1428. Robert Southey to [Anna] Seward, 13 February 1808 *
Keswick. Feby. 13. 1808.
On Tuesday evening last, I had a daughter born, – every thing, thanks be to God – is as well as could be wished, & tomorrow I set my face southward & depart from home. My habits have long been so domestic & so uniform that to set out upon any journey seems a more formidable undertaking, & is a more unpleasant one than it ought to be. I have however company to lighten the wearisomeness of the way as far as Staffordshire. My brother Thomas goes with me to Penkridge, where after halting a day or two at Teddesley, we seperate, – he for Bristol & I for Litchfield on my London road. xxxx xxxxx xxxxx As we travel slowly for the sake of saving fatigue, seeing where we go, & beating up the quarters of one or two old acquaintance, it may be nearly a fortnight before I reach Litchfield, – but I will write from Penkridge, & tell you on what day I shall be at your door. Had it not been for the sad knowledge that you are an invalid I think I should have made for Litchfield first, & ventured to show you my brother. He is three years younger than me, but made older in appearance & in constitution by fifteen years hard service in the navy. In the action between the Mars & L’Hercule,  – the most memorable that was fought between two single ships during the last war, he distinguished himself, & earned his Lieutenants commission. We had reason to hope he would be promoted under Mr Grenvilles reign at the admiralty;  – that hope is over, & length of service in the navy <only> lessens the chance of reward. I could say much upon the state of that navy, which is now the only bulwark of liberty if it were not for his sake. But however wholesome & important the advice, the adviser would never be forgiven, – & I pay more regard to his interests than I would do to my own. You would have been well pleased with him, – he has all the best parts of the sailor-character, & his own good heart has preserved him from all the bad ones.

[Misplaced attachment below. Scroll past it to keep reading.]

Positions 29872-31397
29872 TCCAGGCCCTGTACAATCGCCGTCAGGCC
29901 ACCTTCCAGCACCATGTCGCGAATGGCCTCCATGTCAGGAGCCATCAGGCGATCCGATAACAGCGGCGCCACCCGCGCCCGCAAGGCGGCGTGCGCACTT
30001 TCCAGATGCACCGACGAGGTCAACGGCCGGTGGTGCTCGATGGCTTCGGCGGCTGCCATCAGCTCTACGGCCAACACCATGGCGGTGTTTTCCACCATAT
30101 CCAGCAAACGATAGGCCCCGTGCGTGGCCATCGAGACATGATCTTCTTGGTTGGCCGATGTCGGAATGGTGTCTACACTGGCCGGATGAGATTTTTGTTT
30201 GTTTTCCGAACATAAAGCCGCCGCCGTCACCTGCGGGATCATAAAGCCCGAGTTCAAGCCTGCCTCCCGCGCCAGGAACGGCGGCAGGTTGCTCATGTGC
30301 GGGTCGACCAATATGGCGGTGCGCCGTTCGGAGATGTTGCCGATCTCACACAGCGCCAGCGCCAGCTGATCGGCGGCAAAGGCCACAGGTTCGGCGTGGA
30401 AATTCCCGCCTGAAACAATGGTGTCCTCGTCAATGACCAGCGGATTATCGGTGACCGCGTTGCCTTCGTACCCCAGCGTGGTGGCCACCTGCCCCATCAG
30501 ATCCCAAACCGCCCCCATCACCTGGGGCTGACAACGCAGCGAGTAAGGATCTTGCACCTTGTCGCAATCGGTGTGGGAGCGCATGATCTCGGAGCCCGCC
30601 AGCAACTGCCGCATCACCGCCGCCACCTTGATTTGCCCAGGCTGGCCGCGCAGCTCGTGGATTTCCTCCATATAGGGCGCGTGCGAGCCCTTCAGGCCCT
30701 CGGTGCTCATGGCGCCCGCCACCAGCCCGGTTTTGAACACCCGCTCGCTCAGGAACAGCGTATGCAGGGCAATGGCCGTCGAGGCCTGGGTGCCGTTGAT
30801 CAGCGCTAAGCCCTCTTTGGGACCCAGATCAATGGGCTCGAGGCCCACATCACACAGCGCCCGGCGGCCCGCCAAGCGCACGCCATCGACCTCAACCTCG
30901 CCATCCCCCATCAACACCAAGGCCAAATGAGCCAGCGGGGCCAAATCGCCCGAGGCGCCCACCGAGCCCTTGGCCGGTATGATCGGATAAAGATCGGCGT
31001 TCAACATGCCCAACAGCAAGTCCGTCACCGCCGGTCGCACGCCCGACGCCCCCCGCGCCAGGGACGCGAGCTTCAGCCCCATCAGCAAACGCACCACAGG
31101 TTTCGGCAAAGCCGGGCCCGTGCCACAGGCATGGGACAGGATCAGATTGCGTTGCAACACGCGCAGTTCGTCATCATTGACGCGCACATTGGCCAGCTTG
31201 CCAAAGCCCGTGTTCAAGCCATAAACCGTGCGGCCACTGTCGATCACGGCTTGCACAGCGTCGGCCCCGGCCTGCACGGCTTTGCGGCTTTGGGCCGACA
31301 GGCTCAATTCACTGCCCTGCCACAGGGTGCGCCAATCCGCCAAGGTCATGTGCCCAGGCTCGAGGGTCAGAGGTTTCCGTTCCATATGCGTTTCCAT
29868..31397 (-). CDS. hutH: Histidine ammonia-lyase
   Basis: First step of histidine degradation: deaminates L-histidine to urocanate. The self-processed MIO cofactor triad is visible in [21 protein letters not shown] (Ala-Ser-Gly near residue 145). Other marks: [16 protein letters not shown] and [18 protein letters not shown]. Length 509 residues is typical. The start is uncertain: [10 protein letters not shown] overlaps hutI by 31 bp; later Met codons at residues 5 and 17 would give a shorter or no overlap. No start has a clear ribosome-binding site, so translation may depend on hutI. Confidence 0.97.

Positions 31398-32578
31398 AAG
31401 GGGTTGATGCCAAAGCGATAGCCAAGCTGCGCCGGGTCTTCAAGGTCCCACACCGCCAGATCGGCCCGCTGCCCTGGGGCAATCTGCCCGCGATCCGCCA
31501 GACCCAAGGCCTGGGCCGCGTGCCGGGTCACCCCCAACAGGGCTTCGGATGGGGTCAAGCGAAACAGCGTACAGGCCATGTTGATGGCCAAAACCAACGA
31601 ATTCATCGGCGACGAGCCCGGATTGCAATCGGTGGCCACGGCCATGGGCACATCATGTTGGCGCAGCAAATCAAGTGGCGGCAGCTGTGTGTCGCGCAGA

I am too busy in preparing for a two months absence, & too much occupied with thinking about it, to have either leisure or spirits for writing as I wished & meant to have done. My eldest girl clings to me & says don’t go, – my little boy will lead his nursemaid tomorrow to my study door, & find no one there to show him the pictures. – I had need think of Litchfield & of what I shall see there with more respect than the shrine <altar> of St Chad,  – to counteract a melancholy which I never yield to. This thought would be a chearful one were you in health; – yet I shall find <you> with a young heart, & an intellect to which time has only given strength; with all that is immortal about you fresh & vigorous – the oracle still what it was, – whatever be the state of the shrine –